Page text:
Weather conditions cause global pineapple production to slow
Adverse weather conditions are set to put the brakes on the rapid growth seen in pineapple production over the past decade, with global production in 2017 expected to rise by 0.6% to 25.9 million tons. The average annual growth rate over the past 10 years is 3.6%. The world’s leading producer, Costa Rica – accounting for 10% of overall production – saw output fall by 7.5% in 2017 due to heavy rains followed by droughts. The floods delayed flowering while the drought reduced sugar content at harvest. The world’s other major producing countries, Brazil and the Philippines, each account for about 10% of overall output, followed by China, India and Thailand. Production in Brazil, China and India is mainly for the domestic market and has seen good retail prices on the back of strong demand.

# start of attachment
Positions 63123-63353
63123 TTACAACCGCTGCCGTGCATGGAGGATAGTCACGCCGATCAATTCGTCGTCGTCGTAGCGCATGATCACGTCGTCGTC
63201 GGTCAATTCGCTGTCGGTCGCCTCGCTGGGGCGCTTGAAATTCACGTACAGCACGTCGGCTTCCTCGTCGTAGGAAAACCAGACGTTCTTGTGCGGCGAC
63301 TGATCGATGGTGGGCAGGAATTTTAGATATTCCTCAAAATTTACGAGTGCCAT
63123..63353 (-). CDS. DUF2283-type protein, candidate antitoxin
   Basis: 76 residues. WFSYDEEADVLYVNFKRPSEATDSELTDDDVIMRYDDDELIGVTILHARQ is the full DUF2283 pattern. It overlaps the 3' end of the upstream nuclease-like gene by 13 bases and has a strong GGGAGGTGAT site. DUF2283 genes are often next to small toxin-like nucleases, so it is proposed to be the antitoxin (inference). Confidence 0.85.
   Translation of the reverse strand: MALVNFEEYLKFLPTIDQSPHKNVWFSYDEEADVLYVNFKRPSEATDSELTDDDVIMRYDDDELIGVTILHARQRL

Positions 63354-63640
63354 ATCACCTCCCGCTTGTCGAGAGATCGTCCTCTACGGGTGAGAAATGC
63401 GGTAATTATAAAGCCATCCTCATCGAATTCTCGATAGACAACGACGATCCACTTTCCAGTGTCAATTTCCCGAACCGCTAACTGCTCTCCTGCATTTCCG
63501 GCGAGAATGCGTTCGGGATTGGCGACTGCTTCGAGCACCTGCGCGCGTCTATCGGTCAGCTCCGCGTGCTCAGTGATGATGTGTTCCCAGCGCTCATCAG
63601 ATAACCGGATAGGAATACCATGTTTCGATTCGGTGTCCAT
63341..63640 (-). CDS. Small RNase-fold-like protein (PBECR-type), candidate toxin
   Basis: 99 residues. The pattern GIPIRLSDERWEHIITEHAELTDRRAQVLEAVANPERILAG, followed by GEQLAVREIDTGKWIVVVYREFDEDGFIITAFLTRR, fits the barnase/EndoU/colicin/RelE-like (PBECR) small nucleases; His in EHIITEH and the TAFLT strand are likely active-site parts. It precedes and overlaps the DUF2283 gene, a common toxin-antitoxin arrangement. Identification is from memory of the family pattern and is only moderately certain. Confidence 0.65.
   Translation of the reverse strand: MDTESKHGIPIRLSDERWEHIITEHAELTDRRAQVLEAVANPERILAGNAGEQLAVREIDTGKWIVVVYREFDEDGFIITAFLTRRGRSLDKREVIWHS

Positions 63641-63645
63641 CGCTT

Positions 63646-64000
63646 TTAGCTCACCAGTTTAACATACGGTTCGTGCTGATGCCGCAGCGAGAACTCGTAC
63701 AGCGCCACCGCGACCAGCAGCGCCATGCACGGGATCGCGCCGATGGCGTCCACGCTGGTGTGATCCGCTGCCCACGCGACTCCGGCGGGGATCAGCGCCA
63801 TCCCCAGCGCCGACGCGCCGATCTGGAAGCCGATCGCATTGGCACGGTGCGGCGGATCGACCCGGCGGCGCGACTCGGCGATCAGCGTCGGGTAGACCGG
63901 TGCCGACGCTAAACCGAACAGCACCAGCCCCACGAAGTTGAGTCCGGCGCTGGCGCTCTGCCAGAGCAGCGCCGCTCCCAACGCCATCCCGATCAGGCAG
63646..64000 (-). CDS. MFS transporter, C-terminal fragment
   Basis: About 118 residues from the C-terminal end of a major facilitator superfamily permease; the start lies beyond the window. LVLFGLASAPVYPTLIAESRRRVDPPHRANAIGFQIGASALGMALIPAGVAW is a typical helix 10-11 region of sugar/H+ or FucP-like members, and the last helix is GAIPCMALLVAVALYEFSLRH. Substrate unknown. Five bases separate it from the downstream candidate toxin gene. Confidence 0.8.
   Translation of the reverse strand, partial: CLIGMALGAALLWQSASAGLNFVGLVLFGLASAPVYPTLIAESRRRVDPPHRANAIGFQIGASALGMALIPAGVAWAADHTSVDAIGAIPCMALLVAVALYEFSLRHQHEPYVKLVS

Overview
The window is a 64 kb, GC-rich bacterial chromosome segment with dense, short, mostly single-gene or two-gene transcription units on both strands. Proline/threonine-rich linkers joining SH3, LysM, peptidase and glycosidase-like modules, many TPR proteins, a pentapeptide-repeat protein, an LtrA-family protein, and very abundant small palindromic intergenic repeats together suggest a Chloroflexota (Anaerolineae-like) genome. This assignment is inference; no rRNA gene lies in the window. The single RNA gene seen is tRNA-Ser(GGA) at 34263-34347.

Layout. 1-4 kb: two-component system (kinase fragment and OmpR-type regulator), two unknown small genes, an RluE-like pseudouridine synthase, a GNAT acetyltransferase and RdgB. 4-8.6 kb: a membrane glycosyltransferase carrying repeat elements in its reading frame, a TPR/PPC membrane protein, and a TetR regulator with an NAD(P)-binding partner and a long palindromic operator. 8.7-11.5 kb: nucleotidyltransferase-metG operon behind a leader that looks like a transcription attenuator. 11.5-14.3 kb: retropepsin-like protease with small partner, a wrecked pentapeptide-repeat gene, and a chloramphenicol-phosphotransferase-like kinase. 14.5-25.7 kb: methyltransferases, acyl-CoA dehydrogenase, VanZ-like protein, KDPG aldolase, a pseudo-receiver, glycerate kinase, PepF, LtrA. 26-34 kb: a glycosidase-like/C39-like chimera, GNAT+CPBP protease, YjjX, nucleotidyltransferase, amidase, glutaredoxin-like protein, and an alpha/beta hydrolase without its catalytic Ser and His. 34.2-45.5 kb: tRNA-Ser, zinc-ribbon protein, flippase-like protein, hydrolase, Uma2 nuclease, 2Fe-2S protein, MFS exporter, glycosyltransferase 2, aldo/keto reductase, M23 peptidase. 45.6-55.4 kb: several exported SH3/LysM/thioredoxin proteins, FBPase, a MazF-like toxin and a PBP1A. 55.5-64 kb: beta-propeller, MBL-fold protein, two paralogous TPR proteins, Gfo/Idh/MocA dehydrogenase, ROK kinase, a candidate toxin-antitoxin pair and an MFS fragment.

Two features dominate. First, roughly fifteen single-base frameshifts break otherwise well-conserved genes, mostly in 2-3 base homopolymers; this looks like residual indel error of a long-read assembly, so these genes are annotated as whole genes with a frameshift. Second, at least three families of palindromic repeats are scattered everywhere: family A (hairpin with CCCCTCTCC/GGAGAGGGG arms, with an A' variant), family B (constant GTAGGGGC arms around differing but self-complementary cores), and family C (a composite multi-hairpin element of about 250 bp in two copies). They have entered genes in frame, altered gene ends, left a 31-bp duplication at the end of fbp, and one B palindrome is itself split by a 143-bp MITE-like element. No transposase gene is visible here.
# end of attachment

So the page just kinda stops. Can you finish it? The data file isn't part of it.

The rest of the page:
Global pineapple exports for 2017 are estimated at 3.1 million tons, up by 2.5% on 2016 levels. Costa Rica’s exports were down by 4 percentage points, from 67% in 2016 to 63% in 2017. The second largest pineapple exporter is the Philippines, which mainly supplies the Far East, including a large proportion of processed pineapples. African, Caribbean and Pacific countries no longer export in such large quantities to the EU due to the low prices of Costa Rican production.
The majority of Costa Rica’s pineapples are sold to the US, the world’s largest importer. Exports to the US fell by 0.6% in 2017 with the drop in output, while exports to the EU decreased by 3%. The supply shortfall has led to a sharp price rise over the past three years. Meanwhile, these fluctuations have had little effect on the export price of organic pineapples, with prices increasing steadily in 2017.